Inspired by a Youtube video I bought a Kodak EK2 instant camera for €5 in a thrift shop. These Kodak instant cameras are in limbo, like Polaroid's packfilm cameras, since no film is manufactured anymore.
The photos above are the first attempts at developing Fujifilm's Instant Wide photos with the EK2 hand-cranked rollers. On the way through the photos snagged at something behind the rollers. That was yet another one of half a dozen details to adapt for the two systems to work together.
My basic assumption was that I could use the EK2 camera body as a back for modern instant photos on my Polaroid Land Automatic 230. I've modded the Land camera into what I call a 'Dallroid' (using a Dallmeyer lens and manual shutters), as you can see in my earlier posts from my Adventures in Packfilm. The EK2 has a hand-cranked developing mechanism, unlike most other instant cameras that develop photos using battery-driven motors.
This time (again) I used part of an empty packfilm container as a spacer for the instant back to fit the Dallroid. I had sawed through the thin plastic of the EK2 to remove the lens- and exposure mechanisms. As luck would have it the design made it easy to make the incision in a way so that the film plane ended up close to that of my 9x12 film back.
The Instax Wide photos fit exactly inside the film compartment of the EK2. That is - without its original cassette. Or without the Kodak cassette. That meant I had to remove the sides of the Kodak cassette for the photos to fit. I also had to remove little bumps of plastic here and there inside the film compartment, now with obsolete functions, but stopping the photos from moving effortlessly. As can be seen on the trial exposure in the top of the post, there was reason to prod in between the rollers to remove a last obstructing bump which interfered with the travel through the last bit.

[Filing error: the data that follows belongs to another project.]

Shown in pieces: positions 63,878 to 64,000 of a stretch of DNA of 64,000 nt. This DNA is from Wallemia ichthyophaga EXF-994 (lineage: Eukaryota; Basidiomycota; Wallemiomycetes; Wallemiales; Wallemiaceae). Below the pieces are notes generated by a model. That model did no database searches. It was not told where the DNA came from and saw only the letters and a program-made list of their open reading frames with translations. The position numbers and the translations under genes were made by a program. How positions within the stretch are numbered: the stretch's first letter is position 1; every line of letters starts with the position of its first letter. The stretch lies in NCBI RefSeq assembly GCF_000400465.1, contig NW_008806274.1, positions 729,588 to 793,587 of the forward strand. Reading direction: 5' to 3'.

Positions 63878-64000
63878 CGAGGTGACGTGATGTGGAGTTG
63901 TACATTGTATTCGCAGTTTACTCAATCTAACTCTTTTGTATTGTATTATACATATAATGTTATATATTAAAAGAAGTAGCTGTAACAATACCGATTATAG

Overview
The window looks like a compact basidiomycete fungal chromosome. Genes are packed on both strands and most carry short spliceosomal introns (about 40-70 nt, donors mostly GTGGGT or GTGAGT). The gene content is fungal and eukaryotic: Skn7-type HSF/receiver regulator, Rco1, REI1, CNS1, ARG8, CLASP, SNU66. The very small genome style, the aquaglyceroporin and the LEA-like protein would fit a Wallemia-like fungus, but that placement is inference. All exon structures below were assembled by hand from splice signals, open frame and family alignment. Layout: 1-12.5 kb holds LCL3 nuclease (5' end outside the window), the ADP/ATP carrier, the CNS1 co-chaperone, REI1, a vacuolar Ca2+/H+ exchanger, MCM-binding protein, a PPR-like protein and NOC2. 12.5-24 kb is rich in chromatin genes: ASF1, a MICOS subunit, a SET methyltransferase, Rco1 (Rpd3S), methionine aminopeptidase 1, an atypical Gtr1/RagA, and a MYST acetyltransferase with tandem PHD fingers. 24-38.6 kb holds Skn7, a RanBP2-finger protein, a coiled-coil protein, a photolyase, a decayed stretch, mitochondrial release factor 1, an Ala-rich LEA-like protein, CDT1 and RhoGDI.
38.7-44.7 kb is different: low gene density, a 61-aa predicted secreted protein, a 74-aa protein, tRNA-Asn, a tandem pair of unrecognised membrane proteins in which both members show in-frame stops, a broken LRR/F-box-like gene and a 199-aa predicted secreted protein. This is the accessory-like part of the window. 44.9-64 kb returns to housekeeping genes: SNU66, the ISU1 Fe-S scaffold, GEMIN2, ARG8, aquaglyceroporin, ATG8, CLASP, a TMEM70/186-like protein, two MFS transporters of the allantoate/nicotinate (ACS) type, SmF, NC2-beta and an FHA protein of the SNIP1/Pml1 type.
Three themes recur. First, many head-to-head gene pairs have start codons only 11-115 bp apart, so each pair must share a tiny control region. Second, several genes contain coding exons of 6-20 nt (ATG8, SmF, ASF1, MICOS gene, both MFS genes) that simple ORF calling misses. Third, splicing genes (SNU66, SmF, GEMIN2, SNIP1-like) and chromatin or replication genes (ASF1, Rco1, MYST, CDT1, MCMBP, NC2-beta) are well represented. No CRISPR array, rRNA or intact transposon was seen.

A very basic difference between a Kodak photo and Instax Wide photo is not the width but the height. The Wide is shorter than the original size photos for this camera, which means that the 'transport peg' that pushes the photos toward the rollers can't do its job properly anymore.
So I needed to help the photos reach the rollers using the original transport peg's movements. I made a spacer from a foam material and a thick card to push the pack of films to the front of the cassette, where the original photos would sit. I then made a thin sliding card out of plastic, the length of the spacer mentioned above, which would be pushed by the transport peg, and which would in turn push the exposed photo toward the rollers.
Eventually, though, I've never come to the point where I know if the film transport (toward the rollers) work or not since I couldn't make the transport space wider on the 'outer' side of the rollers, mentioned earlier. That's where the Instax Wide film would snag and get stuck. What I can do later on is try this setup with a set of Instax Square photos which aren't as wide but have the same height.
I managed to expose Instax Wide photos... in a Polaroid 545 back attached to my Dallroid.
For Christmas I got a pack of 4x5" Polaroids, which were all dried up as it turned out. Well, I kept the pouches and the black metal strips/clips. Inspired by a video I decided to try to develop an Instax Wide photo after exposing it with my Dallroid. And it worked (eventually).
I am happy to now be able to expose the following with my Dallroid camera:
original Polaroid packfilm (expired)
paper negatives in 9x12 cm holders
paper positives in 9x12 cm holders
negative film in 9x12 cm holders
120 film in a rollfilm back
Instax Wide film
up to 8,5 cm wide rollfilm in a rollfilm back [have yet to do it]
4x5" film [haven't done it yet but I have a film holder]
Instax Square film [we'll see about that]
Here's a guy who attached an Instax back to his Polaroid 450, and managed to get photos.